POWERED BY THE DENTISTRY NETWORK

To spray or not to spray

by Mary Govoni, CDA, RDA, RDH, MBA

When the OSHA Bloodborne Pathogens Standard and the CDC Recommended Infection Control Practices for Dentistry were first established in 1991 and 1993, respectively, the CDC recommendation was to use the spray-wipe-spray technique for applying surface disinfectants.

Prior to that, many dental practices simply used 2x2 gauze sponges saturated (soaked, actually) with 70% isopropyl alcohol to clean and disinfect treatment room surfaces. We learned that straight alcohol was not a good cleaner. In fact, it actually desiccated blood and other proteinaceous debris on surfaces and equipment, making them harder to clean. If a surface is not cleaned first, the disinfection process is ineffective.

So we changed not only the type of surface disinfectant, but we used products that are cleaner/disinfectants that contain alcohol, phenol, and other compounds, as well as surfactants to remove organic debris and other soil from surfaces.

The cleaning and disinfecting process that was recommended was the spray-wipe-spray technique. The surface was sprayed, and then wiped to clean it. Then the surface was sprayed again to allow the disinfectant to wet the surface and inactivate the microbes that were present. At the time this technique was first recommended, there were not as many equipment barriers as there are today.

If an impervious barrier covers a surface or item of equipment, there is no need to disinfect it between patients. The barrier simply needs to be changed.

In addition to the lack of barriers, the surfaces of older dental equipment had many uneven or grooved surfaces that made it difficult to make sure that the disinfectant contacted the surface, except by spraying.

Today, equipment has evolved and has smoother, easier-to-clean, disinfectant surfaces. There are a variety of equipment and surface barriers available to protect from contamination and reduce the need for surface disinfectants.

Studies by the Centers for Disease Control and Prevention and the National Institute for Occupational Safety and Health demonstrate that there is a risk to health-care workers for developing occupational asthma or exacerbating existing asthma from exposure to cleaner and disinfectant sprays. These include both aerosol spray and trigger-spray dispensed products.

Given this information, with the availability of barriers and easier-to-clean surfaces, spraying surface disinfectants in treatment rooms is unnecessary, and in many cases, unsafe.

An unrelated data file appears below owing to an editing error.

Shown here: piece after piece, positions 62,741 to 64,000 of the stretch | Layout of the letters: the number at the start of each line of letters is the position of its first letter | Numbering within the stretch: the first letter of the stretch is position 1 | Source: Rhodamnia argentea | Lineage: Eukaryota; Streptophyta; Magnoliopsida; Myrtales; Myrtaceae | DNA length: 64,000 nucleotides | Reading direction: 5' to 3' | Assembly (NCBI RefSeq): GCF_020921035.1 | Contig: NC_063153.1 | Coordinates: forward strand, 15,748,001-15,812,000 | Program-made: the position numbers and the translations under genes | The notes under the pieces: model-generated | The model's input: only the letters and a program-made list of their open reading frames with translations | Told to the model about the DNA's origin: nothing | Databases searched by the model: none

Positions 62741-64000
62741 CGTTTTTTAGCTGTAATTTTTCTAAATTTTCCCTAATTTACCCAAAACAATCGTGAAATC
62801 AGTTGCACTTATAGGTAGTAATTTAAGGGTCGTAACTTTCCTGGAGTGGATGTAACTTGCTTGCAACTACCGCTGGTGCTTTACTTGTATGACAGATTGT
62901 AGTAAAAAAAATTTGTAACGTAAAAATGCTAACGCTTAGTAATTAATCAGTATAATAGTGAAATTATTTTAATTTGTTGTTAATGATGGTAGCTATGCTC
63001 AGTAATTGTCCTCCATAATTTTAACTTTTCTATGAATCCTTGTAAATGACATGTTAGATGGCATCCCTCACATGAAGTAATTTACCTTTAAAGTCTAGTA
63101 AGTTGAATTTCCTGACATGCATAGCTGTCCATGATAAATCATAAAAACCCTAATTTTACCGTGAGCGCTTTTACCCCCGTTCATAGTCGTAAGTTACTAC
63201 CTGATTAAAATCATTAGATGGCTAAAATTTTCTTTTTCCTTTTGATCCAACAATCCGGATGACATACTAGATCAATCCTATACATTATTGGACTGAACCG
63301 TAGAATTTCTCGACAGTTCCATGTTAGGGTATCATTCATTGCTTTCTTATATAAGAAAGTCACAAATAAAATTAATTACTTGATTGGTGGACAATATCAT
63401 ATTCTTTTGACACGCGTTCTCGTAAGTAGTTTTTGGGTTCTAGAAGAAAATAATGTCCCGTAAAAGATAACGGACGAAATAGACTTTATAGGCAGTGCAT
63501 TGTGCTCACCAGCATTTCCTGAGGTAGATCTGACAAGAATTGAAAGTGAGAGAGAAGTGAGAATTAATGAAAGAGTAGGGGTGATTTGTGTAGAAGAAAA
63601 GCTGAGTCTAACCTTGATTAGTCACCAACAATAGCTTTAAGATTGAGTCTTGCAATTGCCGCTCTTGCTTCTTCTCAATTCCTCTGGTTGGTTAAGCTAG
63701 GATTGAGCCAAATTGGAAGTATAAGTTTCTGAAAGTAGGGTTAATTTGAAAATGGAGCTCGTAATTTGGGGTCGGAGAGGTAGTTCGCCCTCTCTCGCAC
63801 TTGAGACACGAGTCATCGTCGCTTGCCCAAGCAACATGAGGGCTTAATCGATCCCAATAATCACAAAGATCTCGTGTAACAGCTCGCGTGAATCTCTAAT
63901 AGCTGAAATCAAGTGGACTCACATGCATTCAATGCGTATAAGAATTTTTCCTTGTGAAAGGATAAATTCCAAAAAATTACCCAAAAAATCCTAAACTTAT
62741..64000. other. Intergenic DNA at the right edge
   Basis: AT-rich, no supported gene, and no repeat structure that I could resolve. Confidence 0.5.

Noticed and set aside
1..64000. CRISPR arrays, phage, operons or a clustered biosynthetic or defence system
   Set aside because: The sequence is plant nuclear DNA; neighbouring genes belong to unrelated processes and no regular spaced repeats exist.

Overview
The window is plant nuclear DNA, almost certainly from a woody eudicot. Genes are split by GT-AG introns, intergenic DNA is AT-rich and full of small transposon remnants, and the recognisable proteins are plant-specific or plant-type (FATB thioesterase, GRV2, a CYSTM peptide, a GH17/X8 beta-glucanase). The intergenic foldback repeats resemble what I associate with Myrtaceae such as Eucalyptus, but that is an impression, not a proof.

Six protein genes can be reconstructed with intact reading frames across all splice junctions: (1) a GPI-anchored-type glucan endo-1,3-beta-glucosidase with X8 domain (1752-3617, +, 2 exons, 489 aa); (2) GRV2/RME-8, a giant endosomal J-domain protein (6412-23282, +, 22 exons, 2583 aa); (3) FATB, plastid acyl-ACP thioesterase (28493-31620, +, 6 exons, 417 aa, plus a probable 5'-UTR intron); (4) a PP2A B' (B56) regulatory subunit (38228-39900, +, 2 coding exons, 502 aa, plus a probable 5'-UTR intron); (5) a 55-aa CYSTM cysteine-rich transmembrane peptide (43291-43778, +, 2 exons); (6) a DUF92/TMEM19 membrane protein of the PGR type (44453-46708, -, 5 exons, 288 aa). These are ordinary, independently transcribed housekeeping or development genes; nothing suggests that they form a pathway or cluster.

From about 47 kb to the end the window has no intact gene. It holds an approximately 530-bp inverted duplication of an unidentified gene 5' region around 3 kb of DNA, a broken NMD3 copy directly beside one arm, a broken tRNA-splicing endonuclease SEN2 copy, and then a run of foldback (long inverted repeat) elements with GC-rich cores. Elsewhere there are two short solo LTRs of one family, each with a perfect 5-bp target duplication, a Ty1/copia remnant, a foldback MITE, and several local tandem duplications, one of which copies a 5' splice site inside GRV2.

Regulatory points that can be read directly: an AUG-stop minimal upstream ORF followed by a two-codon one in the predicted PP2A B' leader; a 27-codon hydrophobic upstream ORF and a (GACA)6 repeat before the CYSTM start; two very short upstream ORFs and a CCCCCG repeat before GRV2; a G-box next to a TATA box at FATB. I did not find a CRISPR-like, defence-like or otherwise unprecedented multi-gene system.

The manufacturers of many surface disinfectants have now formulated their products into premoistened wipes, which eliminates the need for spray applicators. Examples are CaviWipes from TotalCare, Birex Disinfectant Wipes from Biotrol, Clorox Germicidal Wipes (Clorox Professional from H.J. Bosworth), and ProSpray Wipes from Certol.

In addition, Biotrol has a squirt cap available to use in place of the trigger sprayer, which dispenses the product in a stream instead of droplets, which can be more easily dispersed into the air.

Some practices make their wipes from gauze saturated in a disinfectant. This is not recommended. These products have not been tested and cleared by the appropriate agency (EPA or FDA) to use in this manner, and studies have shown that the fibers in the gauze could bind up the active ingredients in the disinfectant, thus rendering it ineffective. At the very least, this would be an “off-label” use of a disinfectant, which is not a good idea in relation to infection prevention.

The manufacturers of disinfectant wipes have tested their products and had their disinfectants cleared by the FDA for use in the form of presaturated wipes. The technique for cleaning and disinfection remains the same, except application of the product is not by spraying it onto a surface. A wipe saturated with disinfectant is used to clean and remove debris from the surfaces and then it is discarded. Another wipe is used to reapply the disinfectant and achieve microbial inactivation.

Be safer and healthier. Don’t spray your disinfectant. Follow the current CDC Guidelines for Infection Control in Dental Health-Care Settings, 2003. Instead, “clean first, then disinfect.”

Your lungs will thank you for it!

Mary Govoni, CDA, RDA, RDH, MBA, is the owner of Clinical Dynamics, a consulting company based in Michigan. She is a member of the Organization for Safety, Asepsis and Prevention. She can be contacted at mary@marygovoni.com.

Speaking at the Hinman 100th Dental Meeting March 22-24, 2012

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DE Magazine
June 2014
Volume 104, Issue 6
cover